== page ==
The MTA and TWU strike labor peace, but costs remain unknownBy
It’s been a few days, and the news hasn’t stopped on the transit front. As the MTA Board prepares to vote for a fare hike on Wednesday — Plan B appears to be in the lead — let’s look at one of the more recent developments: a new labor deal. The fare hike I’ll cover this week once the Board officially votes on that looming $3 base fare.
In the afterglow of the opening of the Second Ave. Subway, the MTA’s peaceful resolution of labor negotiations with the TWU slipped under the radar for many, but after nearly a decade of rancorous back-and-forth, stemming in part from fallout over 2005 and in part with poor relationships between TWU presidents and the revolving door of MTA heads, the two sides have reached something of a detente. By many accounts, this is due to the heavy-handed style of Gov. Andrew Cuomo; he wants to run a smooth ship in New York to position himself for a national run. Whatever the reason, the TWU and MTA came to terms on a deal the day the old one expired.
For the union, the deal guarantees wage increases slightly above the recent pace of inflation, and the TWU has trumpeted the new agreement featuring “No Concessions!” That means no work-rule reform, no reduction in staff and, on the MTA’s side of the ledger, no labor cost reform. TWU workers get 2.5 percent wage increases this year, and another 2.5% on February 16, 2018. A pension cash bonus of $500 comes due in early 2019, and night and weekend workers get a bump in salary. A slate of other benefits, ranging from better shoes to uniform cleaning allowances to commutation passes, were included in the deal.
It’s a fine one for the workers, but some are concerned with how it will impact the MTA’s books. The Citizens Budget Commission released a statement:
“New Yorkers should welcome the news of 28 months of labor peace on the subways and buses, but it comes at a price. The settlement is more generous than the MTA’s financial plan provides and may require higher fare increases than planned or more borrowing to support the capital program. It also means another 28 months are lost before productivity gains from work rule and benefit changes can be achieved.”
Similarly, Nicole Gelinas, writing in The Post, flagged a few areas of concern, the “me-too” clause. She writes:
If the separate unions at the Long Island Rail Road get raises that are higher than what the subway and bus workers just got, the MTA has to “reopen” its agreement with the subway and bus workers, presumably to offer the higher raises. TWU workers want this provision because they make less than LIRR workers. The Empire Center notes that in 2014, the average New York City transit worker made $76,230, while the LIRR worker made $106,103.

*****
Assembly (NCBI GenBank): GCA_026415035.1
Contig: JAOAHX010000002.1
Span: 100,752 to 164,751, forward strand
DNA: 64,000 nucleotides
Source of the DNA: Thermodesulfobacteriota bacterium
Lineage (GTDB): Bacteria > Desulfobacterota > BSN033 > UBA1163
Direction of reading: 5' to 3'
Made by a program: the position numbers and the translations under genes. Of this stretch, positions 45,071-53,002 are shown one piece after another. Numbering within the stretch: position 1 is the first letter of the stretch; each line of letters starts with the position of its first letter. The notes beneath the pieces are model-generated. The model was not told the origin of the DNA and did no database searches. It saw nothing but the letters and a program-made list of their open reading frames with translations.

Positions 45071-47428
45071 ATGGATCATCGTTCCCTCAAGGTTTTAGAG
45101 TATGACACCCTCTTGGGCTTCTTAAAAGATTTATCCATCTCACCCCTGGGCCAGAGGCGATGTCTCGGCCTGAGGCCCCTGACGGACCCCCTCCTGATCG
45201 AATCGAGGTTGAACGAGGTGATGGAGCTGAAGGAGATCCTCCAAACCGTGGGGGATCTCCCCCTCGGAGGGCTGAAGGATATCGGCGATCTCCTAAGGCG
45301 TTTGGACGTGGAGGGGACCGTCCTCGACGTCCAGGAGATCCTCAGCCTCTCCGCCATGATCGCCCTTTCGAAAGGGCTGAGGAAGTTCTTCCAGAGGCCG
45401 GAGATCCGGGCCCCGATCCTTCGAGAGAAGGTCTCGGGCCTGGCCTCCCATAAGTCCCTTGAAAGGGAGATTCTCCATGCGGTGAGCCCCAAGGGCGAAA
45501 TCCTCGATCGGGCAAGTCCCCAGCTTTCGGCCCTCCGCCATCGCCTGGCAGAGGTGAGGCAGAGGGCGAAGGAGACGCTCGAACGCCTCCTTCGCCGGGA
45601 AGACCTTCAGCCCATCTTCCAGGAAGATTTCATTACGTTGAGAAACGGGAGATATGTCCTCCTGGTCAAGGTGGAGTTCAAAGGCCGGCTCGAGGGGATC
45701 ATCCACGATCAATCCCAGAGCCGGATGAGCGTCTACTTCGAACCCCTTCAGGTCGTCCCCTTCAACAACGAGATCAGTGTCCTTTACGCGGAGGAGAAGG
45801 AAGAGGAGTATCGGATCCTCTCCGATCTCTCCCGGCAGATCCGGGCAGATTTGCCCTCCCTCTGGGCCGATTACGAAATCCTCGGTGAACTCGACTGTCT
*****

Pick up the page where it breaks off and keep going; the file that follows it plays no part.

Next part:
But LIRR workers make good money for a bad reason: Federal railroad law governs them, and allows them to go on strike, just like airline workers. That means they can, as they did three years ago, threaten to hold the region hostage so they can wring higher pay. Subway and bus workers, by contrast, are forbidden by state law from striking.
Railway insiders have long wanted the feds to reform the laws that help push LIRR pay so high, so the MTA would have more control over its own labor negotiations. It makes no sense to attack the problem from the other direction: the MTA voluntarily replicating its weaker commuter-rail negotiating position when it comes to subway workers. Plus, as a practical matter, the LIRR only employs about 7,000 people. The subways and buses employ nearly 50,000. It makes even less sense for union leaders who represent a relatively small workforce to set the wages for the much larger workforce. Finally, now that the TWU workers have this provision, it will stay there and govern future contracts, too — unless the MTA “pays” something in the future to take it out.
On top of this new seemingly innocuous clause, the MTA hasn’t released any information on the actual costs of the new TWU deal, and the Board is voting on Wednesday to raise fares. We don’t know how much the new deal will cost the MTA; we don’t know what impact that will have on the MTA’s outright deficit projections; and we don’t know how much this will increase the next fare hike in 2019. (No matter the numbers, it won’t be Tom Prendergast’s responsibility as he’s leaving next Tuesday.)
For the TWU, the wage increases are deserved and well-earned. No one should begrudge a modest wage increase for the men and women who run our subways. But the MTA continues to give away the farm without any concessions on work rule reform; for instance, it’s been years since OPTO was even on the negotiating table. And the people who continue to pay for this are the riders, through higher fares for the same service. It’s an unsustainable model no one is willing to change.